Don't Try This at Home
We (that is the collective we of the Creator writers) have talked in this space regularly about trust between pastor and musician. Never was it more on display than yesterday. I didn't specifically prepare (red flag #1) because I figured that I had spent my whole professional life preparing for a sermon on why it was important to sing as the body of Christ. When we "rehearsed" the sermon last week I told him that it was impossible for me to give the exact same answer twice in a row (red flag # 2) because I might have learned something new (or thought of something long stored in my memory) between then and Sunday. And the rehearsal made it clear that it isn't easy for me to give "sound bite" answers, because I've had a long time to think about almost everything, and the more I do, the more shades of grey I find to exist (red flag #3).
But, as I said, he trusts me, and therein lies all the difference. I can say that about few pastors with (or more importantly in most cases FOR) whom I've served.
Of course I did prepare, because at some level my brain was sorting my interior file cabinets, and when you rehearse it gives you some idea of how it might go, and I've done public speaking long enough to compress my thoughts when the clock is running.
Explaining Theology in 3 Songs
As it turns out, I got a chance to use, on a worship platform, sitting next to a pastor, two of my favorite "sermon illustrations." The first is that, according to the book of Revelation, I actually have a more important "earthly" role than a pastor: I'm preparing people for the eternal song they get to sing around the heavenly throne. The second is (and I don't take credit for this one), that theology can be reduced to three songs:
- Jesus Loves Me, This I Know
- Amazing Grace, How Sweet the Sound
- How Great is Our God
not necessarily in that order (more about that in a minute).
Hence the title of this article.
Hymns, Psalms, and Spiritual Songs
Along the way, my pastor asked me to talk about the Scriptural phrase that brings terror to the heart of church musicians: "...psalms, hymns, and spiritual songs..." Way too much worship wars blood has been spilled over those four words, but we decided, in rehearsal, that we wouldn't go there. My rehearsal answer took about an hour to expound and process. Yesterday I reduced it to more or less the following, which, at the risk of offending scholars of all points of view I include here (knowing that you can never take anything back on the internet, just apologize for it later...):
These terms are musical style neutral. Paul was talking to people who would have understood hymns, because the descendants of Abraham are chronicled as stopping at key historical moments -- like after crossing the Jordan -- and singing a song. Paul's audience would have also understood psalms, because the psalmists filled a Levitical role of providing the chosen people a poetic response to the joys and trials of living out day to day life. (Slings and arrows will be dodged.) But as to the shifting sand of spiritual songs, we don't really know what he meant. My contention, however, is that here Paul reminds his listeners that things change, and now that the Holy Spirit was around to add breath, there would be new songs written to document the ongoing story of this new thing called "the church." (Load up your comment catapults and bazookas...but remember...unless you were there, you really don't know what he meant either...)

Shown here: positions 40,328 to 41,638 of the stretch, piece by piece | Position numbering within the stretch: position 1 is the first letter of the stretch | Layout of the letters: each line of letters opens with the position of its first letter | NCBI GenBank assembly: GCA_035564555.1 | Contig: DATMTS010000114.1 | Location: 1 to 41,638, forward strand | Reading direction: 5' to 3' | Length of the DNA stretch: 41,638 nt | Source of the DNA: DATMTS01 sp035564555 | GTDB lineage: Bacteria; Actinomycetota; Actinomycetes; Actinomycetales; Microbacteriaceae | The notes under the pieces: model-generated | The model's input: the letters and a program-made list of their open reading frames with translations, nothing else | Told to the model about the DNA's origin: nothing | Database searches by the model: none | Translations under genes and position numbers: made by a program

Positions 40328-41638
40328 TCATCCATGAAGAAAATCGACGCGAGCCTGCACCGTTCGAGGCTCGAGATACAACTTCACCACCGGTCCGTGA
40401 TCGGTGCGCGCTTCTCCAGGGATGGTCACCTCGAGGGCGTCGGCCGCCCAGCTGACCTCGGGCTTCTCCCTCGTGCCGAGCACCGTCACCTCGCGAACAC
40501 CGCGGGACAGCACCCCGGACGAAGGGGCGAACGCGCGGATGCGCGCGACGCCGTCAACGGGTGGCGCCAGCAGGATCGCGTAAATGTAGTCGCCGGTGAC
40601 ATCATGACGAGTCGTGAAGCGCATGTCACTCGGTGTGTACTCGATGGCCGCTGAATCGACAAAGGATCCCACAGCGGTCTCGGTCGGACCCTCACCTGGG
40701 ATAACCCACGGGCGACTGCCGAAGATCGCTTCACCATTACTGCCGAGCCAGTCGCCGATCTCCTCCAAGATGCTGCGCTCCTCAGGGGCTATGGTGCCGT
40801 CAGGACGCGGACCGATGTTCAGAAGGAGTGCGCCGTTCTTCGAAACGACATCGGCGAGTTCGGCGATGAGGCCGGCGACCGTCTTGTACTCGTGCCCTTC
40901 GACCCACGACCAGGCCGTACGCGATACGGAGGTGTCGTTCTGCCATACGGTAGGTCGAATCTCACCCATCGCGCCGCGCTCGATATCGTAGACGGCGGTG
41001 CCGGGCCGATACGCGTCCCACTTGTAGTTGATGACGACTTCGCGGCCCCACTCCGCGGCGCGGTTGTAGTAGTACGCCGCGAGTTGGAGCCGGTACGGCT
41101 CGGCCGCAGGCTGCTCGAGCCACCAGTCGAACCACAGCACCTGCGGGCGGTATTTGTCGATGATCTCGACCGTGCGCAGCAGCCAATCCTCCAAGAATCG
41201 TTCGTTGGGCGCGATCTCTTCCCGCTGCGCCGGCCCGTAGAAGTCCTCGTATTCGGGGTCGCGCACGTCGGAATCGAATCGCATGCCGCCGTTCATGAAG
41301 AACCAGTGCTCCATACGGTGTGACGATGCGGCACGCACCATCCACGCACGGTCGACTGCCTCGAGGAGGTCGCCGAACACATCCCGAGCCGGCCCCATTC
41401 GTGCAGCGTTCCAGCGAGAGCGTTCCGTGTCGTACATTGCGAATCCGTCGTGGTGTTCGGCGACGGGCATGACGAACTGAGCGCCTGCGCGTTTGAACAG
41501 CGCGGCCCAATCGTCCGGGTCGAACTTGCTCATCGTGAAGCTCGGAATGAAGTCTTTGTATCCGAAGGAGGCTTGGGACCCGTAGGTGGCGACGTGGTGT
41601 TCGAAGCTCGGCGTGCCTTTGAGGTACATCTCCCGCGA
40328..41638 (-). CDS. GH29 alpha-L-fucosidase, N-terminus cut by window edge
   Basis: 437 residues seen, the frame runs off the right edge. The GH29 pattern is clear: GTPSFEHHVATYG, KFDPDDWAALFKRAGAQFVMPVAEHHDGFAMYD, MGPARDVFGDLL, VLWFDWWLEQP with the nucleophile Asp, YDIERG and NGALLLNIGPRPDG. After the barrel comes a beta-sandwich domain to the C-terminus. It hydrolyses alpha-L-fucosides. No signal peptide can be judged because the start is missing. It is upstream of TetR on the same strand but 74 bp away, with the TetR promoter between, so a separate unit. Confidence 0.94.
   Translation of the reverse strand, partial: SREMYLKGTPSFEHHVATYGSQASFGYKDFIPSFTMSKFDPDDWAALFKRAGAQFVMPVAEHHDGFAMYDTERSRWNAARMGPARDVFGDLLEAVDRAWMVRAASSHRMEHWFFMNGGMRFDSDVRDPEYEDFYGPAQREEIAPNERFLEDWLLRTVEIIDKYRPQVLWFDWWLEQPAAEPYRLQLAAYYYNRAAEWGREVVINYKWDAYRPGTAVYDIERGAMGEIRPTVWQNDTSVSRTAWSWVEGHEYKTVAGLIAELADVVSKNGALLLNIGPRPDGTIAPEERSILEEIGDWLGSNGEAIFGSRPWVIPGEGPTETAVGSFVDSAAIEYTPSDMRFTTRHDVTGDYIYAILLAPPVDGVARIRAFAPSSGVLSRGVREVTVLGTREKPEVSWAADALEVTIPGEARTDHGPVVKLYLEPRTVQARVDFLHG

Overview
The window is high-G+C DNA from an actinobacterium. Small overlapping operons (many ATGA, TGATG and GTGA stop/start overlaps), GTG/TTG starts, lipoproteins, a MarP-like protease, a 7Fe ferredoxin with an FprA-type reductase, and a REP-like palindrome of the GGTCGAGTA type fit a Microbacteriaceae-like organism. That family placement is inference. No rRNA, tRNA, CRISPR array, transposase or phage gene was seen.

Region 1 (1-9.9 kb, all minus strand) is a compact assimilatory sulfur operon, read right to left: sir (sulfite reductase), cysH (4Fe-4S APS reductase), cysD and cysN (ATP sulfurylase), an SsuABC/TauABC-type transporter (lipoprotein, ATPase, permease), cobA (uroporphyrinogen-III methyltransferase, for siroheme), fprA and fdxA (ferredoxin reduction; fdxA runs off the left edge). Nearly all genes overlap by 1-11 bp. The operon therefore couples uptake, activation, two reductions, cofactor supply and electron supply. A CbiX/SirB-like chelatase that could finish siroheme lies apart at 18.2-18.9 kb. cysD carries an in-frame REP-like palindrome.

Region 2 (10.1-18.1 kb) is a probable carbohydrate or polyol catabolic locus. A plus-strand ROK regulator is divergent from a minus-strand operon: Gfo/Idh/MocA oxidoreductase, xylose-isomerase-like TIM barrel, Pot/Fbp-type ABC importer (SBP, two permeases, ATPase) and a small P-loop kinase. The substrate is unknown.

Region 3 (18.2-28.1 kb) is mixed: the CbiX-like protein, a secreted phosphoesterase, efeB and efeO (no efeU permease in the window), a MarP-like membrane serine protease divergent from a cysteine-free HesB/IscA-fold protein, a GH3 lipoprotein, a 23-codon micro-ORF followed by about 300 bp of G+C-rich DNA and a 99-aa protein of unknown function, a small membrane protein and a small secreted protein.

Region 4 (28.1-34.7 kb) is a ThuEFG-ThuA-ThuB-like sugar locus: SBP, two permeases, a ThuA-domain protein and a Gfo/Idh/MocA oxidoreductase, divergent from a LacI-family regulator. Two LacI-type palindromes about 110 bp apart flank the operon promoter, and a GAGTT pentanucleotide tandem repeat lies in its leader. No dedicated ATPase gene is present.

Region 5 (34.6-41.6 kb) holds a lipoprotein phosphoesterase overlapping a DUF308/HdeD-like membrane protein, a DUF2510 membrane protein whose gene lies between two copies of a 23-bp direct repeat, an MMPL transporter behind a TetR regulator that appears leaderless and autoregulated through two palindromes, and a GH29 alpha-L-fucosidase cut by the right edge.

There's One More Thing...
I made one more point yesterday, which I feel is critical to pass along today: I've served in ministry long enough to recognize that there is a recurring pattern to a high percentage of end of life stories: the last thing the deceased did was sing a song, or, incapacitated though they might be, respond non verbally to a song being sung in the room, or request a song to be sung. I can't tell you how many times I have heard this, and even when the end of life story is about someone who outwardly showed no sign of connection with the church, often the song is a hymn. And often that hymn is a Sunday School song like...Jesus Loves Me.
Let me be clear. I'm talking about end of life stories that often concern people who have lapsed into incapacitation to the point where they are semi-comatose, or haven't been able to speak for some time. Still...they sing. In part this is because the human brain seems to deeply sink information that is processed by combining text with music. Here's something you can try at home: I'll pick a hymn and I want you to say the text out loud WITHOUT thinking of the tune. Ready? OK... What a Friend we have in Jesus. Go.
Too hard? How about your national anthem? Go.
Still too hard? OK you pick one...
After passing along this little brain teaser yesterday, one person stopped me after the service to tell his own story. He's at a cabin in the desert (I presume the California desert, but I didn't get a chance to ask). He said "way in the middle of nowhere." One night he faintly hears someone singing outside. Cautious, because, he says, "there are bikers and crazies in the desert from time to time" he turns out the light, and steps outside, just in time to hear the strains of Jesus Loves Me stop. He calls out "Who's there," and a female voice responds, "I'm lost. I've been wandering in this desert for hours, and the only light I've seen so far just got turned off."
He tells the woman "I'll talk you in," and he does. It turns out that she decided to take a little hike from a town which is 30 miles away, and after getting lost, the only comfort she could think of was to sing Jesus Loves Me. Would that the churches still wandering in the desert of the worship (and theology) wars decided that singing that little children's song was enough to build a worship ministry around or a church to use as a beacon of reference when they are lost.
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